There is no zealot like a convert. These days I am obviously in Bob's corner, but my impression as a 16-year-old was quite a bit different. He wore the same thing then that he was wearing when I saw him a few weeks ago: a short-sleeved button-down shirt, khakis, and a tan adjustable baseball cap with his business's name and phone number. He looked young for his age but not in a particularly good way. Maybe he still lived at home? He seemed to ramble, wrapped up in weird minutiae. He emanated George Costanza. I kept thinking of how Jerry would on occasion tease George by calling him "Biff," a reference to the son of the failed salesman Willy Loman. I imagined that Bob would fit in with the Lomans.
What changed is simple: At some point in the last eight years I realized that I'm an idiot, a moral idiot, and the chief symptom of my festering insecurity about work is a visceral contempt for indifference and a deep admiration of its opposite.
Ever since I graduated from college in 2009 I have been lucky enough to have a good job. I work as a computer programmer. My skills are in high demand. The trouble is, programming is a craft and I am not a craftsman. I sincerely believe that close enough is good enough. I do not live in the details. I'm not sure what the hell is wrong with me but I'm happy with code that mostly works. If I were to build a bridge that bridge would eventually collapse.
This didn't so much matter when I started, because when I started my projects were small and unambitious. But I am moving up in the world. I'm on applications now with lots of users, people who will depend on the stuff I build to do important work. When I do a half-assed job -- which is the same thing, I am now realizing, as not going out of my way to do an excellent job -- I am making their actual lives more difficult. I have seen this happen. Just last week my minor crimes of indolence cost two companies about eighty man-hours. People were on edge because of me; they were tired and unpleasant because of me.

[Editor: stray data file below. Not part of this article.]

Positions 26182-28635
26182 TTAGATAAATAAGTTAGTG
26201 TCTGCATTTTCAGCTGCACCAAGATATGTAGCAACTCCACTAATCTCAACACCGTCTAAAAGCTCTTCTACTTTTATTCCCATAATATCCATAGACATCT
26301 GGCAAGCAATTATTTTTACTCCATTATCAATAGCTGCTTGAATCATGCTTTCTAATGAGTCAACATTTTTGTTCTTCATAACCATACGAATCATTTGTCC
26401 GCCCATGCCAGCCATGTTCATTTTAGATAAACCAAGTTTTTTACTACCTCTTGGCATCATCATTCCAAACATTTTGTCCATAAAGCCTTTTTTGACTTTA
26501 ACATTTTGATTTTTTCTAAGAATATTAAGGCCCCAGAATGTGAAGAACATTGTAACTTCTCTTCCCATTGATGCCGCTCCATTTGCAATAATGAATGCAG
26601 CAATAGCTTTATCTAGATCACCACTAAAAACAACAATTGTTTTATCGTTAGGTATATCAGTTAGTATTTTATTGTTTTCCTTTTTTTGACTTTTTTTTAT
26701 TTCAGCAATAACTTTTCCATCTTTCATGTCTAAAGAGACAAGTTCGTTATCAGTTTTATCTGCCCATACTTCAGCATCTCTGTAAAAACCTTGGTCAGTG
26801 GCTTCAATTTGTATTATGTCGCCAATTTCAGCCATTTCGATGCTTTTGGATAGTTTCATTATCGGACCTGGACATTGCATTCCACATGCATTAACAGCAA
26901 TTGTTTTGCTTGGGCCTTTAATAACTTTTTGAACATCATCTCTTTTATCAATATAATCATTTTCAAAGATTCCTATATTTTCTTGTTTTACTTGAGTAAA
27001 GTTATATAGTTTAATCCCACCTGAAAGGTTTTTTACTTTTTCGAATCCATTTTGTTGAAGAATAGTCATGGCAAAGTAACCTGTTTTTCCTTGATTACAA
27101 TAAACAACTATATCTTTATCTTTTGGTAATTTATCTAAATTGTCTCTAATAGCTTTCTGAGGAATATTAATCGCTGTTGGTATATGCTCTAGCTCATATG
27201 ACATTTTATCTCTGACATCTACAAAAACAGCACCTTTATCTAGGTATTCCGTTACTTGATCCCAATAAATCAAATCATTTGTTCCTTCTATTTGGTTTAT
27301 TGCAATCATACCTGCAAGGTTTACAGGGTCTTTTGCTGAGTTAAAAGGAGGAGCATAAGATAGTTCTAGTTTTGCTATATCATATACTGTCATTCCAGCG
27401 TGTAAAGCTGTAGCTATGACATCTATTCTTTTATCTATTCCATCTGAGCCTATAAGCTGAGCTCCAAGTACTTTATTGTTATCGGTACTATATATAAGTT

This brand of occupational atrophy is no better for happening inside an office than its equivalent out there in restaurants and retail stores. In fact it's probably a lot worse. After all, one reason the guys on the 50th floor are paid more than the guys on the first is that their work, on the balance, is thought to have more impact -- a double-edged sword if there ever was one. How many unscrupulous investment bankers does it take to fuck up a global economy?
I came around on Bob because that's the road I'm on and it scares the crap out of me. I want to care about something the way he cares about driver safety. I want to be the opposite of a moral idiot, but I don't know how, and I'm fascinated by people who do. Bob oozes concern; he wants to infect the state of New Jersey with good driving habits. He respects his public role, the fact that the minute he's done with these kids they head straight for their parents' car keys and out onto the roads we share. When I asked him what he likes to do outside of work, he laughed: "This is my life."
His reward is the pleasure of depth itself. He's an expert; his brain has been reshaped, perhaps literally, by decades of close attention. The fact that he dove deep into K-turns and lane changes seems infinitely less important than that he dove deep at all. It's at once devastating and inspiring, devastating because I expect I'll never get there, and inspiring in the way that the old Calvin and Hobbes strip is inspiring, the one where Calvin, knee-deep in the dirt, shovel in hand, is approached by Hobbes: "Why are you digging a hole?"
"I'm looking for buried treasure!"
"What have you found?"
"A few dirty rocks, a weird root, and some disgusting grubs."